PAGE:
I haven’t written much about radiology, namely because there isn’t much to write. Our clerkship has, unfortunately, been less than productive. I don’t know if it’s just poor scheduling plus lots of conferences and flus, but we’ve had a number of classes cancelled, and the morning readout sessions seem more focused on getting through the images than teaching about them. A number of us think it would have been better to just get a textbook, some websites, and take the month off to study. Most of the other clerkships I’ve had so far at least had some component of teaching during the physicians’ work day.
I’ve also become pretty frustrated with the constant radiologist obsession with income. It’s definitely more prominent in the younger docs and residents than the older physicians, but more than anyone else so far our lecturers have expounded the virtues of radiology for the amount of money one can make. Maybe I’ll feel the same way in one year’s time–I’m not above saying that I won’t–but as a third-year student, still fairly new to clinics and not-so-jaded, it was really unattractive.
I spent 45 minutes one day waiting for a fellow and an attending to start reading films while the attending whispered to the fellow about his new job, how much money he can make a month, and how much time he gets off per year. After being told “we’re about to start reading” 5 or 6 times, I finally got up and walked out of the room, feeling so frustrated. Had I spent another second in the room I felt like I would have started to turn jaded and bitter down to my core. (This was in addition to the fact that the radiologists in the room had described clinicians as “annoying” when they ask the radiologist for help reading a film.)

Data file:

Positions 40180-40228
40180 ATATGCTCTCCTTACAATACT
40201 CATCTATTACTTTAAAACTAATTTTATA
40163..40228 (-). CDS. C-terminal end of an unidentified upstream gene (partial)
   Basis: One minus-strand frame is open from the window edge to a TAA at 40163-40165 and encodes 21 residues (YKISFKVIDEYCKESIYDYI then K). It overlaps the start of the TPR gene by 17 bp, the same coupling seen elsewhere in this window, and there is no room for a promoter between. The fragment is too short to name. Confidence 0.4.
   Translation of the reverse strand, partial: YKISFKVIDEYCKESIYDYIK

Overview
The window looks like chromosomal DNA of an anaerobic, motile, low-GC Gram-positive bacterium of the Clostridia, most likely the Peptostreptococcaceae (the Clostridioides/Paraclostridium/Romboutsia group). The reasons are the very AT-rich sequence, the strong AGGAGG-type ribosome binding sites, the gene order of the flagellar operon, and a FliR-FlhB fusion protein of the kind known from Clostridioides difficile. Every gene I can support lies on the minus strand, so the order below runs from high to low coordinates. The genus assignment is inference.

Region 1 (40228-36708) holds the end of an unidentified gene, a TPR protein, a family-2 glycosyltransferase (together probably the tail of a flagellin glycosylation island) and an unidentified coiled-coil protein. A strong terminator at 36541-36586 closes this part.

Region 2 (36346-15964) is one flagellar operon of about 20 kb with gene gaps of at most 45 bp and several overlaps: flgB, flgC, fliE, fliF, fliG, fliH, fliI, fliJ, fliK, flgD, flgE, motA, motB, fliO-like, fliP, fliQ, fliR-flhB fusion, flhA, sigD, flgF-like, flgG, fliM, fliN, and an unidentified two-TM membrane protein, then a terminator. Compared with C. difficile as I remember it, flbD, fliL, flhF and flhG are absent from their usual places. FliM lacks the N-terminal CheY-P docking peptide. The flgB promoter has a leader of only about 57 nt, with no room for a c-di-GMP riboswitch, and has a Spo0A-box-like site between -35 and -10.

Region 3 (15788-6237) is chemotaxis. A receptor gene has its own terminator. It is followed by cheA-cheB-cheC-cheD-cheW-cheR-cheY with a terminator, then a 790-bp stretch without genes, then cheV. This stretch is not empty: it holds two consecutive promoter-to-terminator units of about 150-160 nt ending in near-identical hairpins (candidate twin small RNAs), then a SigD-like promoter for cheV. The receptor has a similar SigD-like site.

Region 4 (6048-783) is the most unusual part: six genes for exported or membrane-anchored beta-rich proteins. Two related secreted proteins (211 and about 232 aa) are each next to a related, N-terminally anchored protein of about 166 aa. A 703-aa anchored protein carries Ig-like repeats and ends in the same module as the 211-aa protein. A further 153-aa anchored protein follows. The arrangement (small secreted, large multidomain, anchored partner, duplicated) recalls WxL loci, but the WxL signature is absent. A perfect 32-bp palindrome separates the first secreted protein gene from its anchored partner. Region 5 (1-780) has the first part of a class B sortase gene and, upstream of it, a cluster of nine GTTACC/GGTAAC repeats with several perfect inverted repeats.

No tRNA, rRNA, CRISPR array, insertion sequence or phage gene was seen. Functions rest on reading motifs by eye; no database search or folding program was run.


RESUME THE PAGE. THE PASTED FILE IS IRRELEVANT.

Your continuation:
We must, of course, remind ourselves that this is not all radiologists, and maybe it’s not even a fair representation of the radiologists about which I write; maybe they had a bad morning, or didn’t get any sleep last night, or who knows what. But their effect on me was the same. Just another personal reminder that my behavior, attitude, and actions do affect the way other people see the world.
In light of the lack of time spent in the classroom, I have come up with a great list of radiology online resources, which are truly excellent:
LearningRadiology – My favorite, by far. Talks specifically for medical students, quizes, cases of the week, all in really easy to understand format. I thank this website for helping me to get a general understanding of the chest radiograph.
Yale Cardiothoracic Imaging – A beautifully-designed website, easy to use, with great images and illustrations, all annotated. Has normal anatomy plus a number of basic diseases.
Radiologyeducation.com and medicalstudent.com have a huge number of links; the UCSF Radiology website also has a great number as well.
I’ll be adding more as the week goes by; I have a number that are bookmarked, but I’m not ready to give the full Over My Med Body stamp of approval.
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